1. Acquire Data
The diabetes data set is taken from the UCI machine learning database on Kaggle: Pima Indians Diabetes Database
- 768 samples in the dataset
- 8 quantitative variables
- 2 classes; with or without signs of diabetes
Load data into R as follows:
# set the working directory setwd("C:/STAT 897D data mining") # comma delimited data and no header for each variable RawData = read.table("diabetes.data",sep = ",",header=FALSE)
In RawData, the response variable is its last column; and the remaining columns are the predictor variables.
responseY = RawData[,dim(RawData)] predictorX = RawData[,1:(dim(RawData)-1)]
For the convenience of visualization, we take the first two principle components as the new feature variables and conduct k-means only on these two dimensional data.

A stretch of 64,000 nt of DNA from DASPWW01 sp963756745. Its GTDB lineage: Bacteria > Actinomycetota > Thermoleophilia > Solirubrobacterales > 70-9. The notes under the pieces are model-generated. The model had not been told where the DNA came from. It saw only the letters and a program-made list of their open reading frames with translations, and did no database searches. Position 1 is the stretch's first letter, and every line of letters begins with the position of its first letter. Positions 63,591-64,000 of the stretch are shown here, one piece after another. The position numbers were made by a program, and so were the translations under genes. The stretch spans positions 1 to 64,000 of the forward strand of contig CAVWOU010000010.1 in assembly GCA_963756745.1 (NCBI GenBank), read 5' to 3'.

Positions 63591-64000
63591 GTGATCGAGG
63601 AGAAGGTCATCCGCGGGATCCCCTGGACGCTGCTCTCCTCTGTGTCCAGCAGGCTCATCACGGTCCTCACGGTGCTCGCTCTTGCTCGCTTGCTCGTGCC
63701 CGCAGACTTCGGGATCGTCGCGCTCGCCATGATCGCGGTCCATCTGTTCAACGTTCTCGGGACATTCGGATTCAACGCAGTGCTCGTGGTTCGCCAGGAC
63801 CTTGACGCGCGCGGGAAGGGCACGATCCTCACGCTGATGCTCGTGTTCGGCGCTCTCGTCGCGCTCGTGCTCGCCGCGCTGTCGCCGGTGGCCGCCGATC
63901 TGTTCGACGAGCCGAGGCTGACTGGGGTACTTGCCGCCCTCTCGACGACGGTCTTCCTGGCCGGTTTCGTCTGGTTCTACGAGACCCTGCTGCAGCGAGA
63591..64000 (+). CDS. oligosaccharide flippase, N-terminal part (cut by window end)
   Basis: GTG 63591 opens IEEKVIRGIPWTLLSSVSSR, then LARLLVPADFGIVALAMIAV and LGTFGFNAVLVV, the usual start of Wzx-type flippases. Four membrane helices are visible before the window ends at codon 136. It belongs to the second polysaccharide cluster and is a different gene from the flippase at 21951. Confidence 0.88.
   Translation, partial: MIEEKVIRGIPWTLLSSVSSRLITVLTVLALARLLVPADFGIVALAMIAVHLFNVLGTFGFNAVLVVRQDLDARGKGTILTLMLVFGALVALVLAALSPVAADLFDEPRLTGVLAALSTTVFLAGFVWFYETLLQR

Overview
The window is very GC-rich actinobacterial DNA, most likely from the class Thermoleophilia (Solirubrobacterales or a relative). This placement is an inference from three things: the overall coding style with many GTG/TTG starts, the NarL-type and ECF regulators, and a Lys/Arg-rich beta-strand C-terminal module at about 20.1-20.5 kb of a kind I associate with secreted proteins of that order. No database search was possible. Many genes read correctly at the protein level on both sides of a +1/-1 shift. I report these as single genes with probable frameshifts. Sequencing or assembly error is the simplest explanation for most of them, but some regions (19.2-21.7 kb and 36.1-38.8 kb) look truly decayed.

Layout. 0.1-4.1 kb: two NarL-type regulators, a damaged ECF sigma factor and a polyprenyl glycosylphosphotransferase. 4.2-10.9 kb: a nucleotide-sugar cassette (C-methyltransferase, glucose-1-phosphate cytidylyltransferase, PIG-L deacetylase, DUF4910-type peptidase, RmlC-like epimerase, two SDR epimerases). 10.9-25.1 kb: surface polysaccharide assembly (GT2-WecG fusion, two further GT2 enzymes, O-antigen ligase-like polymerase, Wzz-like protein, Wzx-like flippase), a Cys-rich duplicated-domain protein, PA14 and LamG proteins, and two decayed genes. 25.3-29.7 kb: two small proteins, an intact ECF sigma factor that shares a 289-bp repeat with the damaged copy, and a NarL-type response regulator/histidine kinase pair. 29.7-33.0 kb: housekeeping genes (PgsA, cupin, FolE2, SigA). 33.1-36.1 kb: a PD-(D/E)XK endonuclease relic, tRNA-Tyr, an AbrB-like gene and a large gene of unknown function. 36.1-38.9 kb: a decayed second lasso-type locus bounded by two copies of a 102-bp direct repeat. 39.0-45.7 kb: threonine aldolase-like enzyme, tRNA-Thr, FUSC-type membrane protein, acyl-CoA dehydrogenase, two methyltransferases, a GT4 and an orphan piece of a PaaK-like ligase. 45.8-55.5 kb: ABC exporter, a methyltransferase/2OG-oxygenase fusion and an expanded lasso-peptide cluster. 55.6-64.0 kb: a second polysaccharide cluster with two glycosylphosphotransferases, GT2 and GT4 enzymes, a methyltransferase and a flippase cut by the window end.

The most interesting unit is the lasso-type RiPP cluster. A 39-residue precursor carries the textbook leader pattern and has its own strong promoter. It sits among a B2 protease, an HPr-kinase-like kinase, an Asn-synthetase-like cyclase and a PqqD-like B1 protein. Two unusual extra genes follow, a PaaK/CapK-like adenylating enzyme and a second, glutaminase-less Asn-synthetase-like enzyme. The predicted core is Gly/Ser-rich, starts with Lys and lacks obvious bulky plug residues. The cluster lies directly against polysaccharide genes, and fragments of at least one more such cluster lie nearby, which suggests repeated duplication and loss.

pca = princomp(predictorX, cor=T) # principal components analysis using correlation matrix pc.comp = pca$scores pc.comp1 = -1*pc.comp[,1] # principal component 1 scores (negated for convenience) pc.comp2 = -1*pc.comp[,2] # principal component 2 scores (negated for convenience)
In R, kmeans performs the K-means clustering analysis, ()\$cluster provides the clustering results and ()\$centers provides the centroid vector (i.e., the mean) for each cluster.
X = cbind(pc.comp1, pc.comp2) cl = kmeans(X,13) cl\$cluster plot(pc.comp1, pc.comp2,col=cl\$cluster) points(cl$centers, pch=16)
Take k = 13 (as in the lecture note) as the number of clusters in K-means analysis. Figure 1 shows the resulting scatter plot with different clusters in different colors. The solid black circles are the centers of the clusters.